Where Is The Love?

If you’ve been reading my blog for awhile you know that running and music tend to get my brain working. Yesterday morning on my run, a song came in the cue that was just what I needed to hear that day. It’s the song Where Is The Love by Black Eyed Peas. Here are some of the lyrics:

But if you only have love for your own race

Then you only leave space to discriminate
And to discriminate only generates hate
And when you hate then you’re bound to get irate
Madness is what you demonstrate
And that’s exactly how anger works and operates
Man, you gotta have love this’ll set us straight
Take control of your mind and meditate
Let your soul gravitate to the love y’all

People killin’, people dyin’

Children hurt and you hear them cryin’

Can you practice what you preach

And would you turn the other cheek

Father Father Father help us

Get some guidance from above

‘cause people got me got me questionin’

Where is the love?

I’ve been asking myself that question quite a bit lately. Where is the love? I’ve noticed I can go from zero to angry over the littlest things. Anger and hate are not emotions I like in myself. Earlier this week I attended a training on Creating a Transgender Inclusive Workplace. During the training we were encouraged to share our pronouns with each other. Before this training, I hadn’t felt a desire to use or share my pronouns. I’m a woman, I have a female name and I’m feminine. What I learned is when we create opportunities for people to share their pronouns, it helps us to not make assumptions about people based on their appearance. One of the facilitators shared their pronouns: they and them. They also shared that many times people  refer to them as she and hers and it makes them so frustrated, sometimes to the point of being angry.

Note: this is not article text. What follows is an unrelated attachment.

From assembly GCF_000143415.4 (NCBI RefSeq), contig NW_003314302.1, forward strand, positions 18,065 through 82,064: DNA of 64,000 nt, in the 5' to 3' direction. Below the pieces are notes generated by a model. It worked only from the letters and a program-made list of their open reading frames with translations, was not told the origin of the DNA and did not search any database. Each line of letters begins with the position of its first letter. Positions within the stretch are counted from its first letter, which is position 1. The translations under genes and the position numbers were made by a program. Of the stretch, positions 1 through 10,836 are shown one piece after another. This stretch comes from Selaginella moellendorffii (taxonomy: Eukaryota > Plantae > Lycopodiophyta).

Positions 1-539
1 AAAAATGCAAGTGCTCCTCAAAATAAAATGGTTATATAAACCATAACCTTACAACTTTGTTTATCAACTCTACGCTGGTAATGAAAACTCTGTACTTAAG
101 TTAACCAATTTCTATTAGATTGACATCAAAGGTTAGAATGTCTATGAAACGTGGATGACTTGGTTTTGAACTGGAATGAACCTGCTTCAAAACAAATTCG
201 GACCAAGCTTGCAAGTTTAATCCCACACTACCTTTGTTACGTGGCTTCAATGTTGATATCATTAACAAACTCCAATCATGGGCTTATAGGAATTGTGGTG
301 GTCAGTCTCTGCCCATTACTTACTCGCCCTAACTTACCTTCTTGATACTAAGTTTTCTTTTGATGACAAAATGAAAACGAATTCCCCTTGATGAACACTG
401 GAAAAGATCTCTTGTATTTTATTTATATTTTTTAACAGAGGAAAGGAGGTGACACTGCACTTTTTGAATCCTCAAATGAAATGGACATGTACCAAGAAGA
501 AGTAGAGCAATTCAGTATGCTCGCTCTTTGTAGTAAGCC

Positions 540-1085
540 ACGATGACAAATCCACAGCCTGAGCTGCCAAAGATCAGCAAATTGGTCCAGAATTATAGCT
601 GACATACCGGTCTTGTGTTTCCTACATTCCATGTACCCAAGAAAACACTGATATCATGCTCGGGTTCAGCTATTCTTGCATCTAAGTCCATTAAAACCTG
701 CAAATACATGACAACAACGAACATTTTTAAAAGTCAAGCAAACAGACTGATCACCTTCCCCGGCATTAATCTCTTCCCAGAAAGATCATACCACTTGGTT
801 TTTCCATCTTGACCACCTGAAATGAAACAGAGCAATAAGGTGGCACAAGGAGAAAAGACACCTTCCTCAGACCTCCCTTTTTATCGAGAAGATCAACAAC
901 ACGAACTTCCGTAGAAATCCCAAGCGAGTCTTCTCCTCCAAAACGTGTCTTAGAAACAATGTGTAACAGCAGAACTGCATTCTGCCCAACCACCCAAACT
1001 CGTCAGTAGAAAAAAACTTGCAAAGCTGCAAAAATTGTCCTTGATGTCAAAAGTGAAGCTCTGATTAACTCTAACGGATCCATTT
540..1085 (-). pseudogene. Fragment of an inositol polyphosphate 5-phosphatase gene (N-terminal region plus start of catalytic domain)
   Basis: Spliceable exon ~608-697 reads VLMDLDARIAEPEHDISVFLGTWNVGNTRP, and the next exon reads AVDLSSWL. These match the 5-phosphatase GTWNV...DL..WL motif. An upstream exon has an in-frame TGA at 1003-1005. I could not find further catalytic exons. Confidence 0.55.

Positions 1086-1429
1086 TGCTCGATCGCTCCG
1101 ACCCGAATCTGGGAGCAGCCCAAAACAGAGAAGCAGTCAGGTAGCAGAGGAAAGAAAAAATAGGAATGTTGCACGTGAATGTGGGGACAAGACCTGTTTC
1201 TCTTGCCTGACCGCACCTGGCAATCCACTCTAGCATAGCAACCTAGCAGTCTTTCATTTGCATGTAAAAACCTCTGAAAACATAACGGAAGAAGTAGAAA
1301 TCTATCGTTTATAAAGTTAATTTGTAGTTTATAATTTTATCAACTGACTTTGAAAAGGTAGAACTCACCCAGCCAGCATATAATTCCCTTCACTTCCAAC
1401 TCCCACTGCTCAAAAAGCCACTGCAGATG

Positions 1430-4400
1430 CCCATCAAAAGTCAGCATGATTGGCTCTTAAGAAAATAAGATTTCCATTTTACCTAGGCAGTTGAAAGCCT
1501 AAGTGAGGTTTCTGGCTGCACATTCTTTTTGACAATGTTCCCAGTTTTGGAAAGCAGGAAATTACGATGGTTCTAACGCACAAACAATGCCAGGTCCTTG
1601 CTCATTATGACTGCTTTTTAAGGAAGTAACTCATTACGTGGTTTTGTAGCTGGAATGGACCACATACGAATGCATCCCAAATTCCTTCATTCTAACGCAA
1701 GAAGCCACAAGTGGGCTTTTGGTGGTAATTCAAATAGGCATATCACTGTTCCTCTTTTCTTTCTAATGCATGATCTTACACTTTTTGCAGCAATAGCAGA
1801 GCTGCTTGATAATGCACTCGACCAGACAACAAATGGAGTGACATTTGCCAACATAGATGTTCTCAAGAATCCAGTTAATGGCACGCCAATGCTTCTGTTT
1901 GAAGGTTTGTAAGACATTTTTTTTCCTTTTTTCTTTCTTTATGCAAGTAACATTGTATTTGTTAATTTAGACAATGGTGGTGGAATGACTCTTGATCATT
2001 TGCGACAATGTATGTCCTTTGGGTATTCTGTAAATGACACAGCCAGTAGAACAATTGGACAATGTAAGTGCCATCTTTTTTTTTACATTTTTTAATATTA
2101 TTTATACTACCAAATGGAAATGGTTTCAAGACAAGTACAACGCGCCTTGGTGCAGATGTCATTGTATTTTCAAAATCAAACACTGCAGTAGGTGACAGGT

Growing up my name was Lisa Gislason. I remember people had a difficult time pronouncing my last name correctly. I’d get called Lisa Giflason. (What? Where’s the “f”.) Or Lisa Giluckson. (Seriously?) It was very frustrating. Sometimes I took it personally and would snap at the person. “It’s pronounced Geese-luh-sun!” I vowed to only date men with last names like Smith or Jones when I got older. Then at the training I realized that by sharing my pronouns and asking others to share theirs, I was able to refer to them in the way they identified. And that helps people feel seen and respected. At the end of the training, we were asked to write down three things we were going to do as our part to create a more inclusive workplace. My three things are, be kind, be curious, and remember it’s not personal. Because it’s not about me. It’s about showing kindness and love to another person. And that is one thing that brings more happiness and positivity into my life.

How will you show love?

Lisa Hylton (like the hotel, but with a “y”!)

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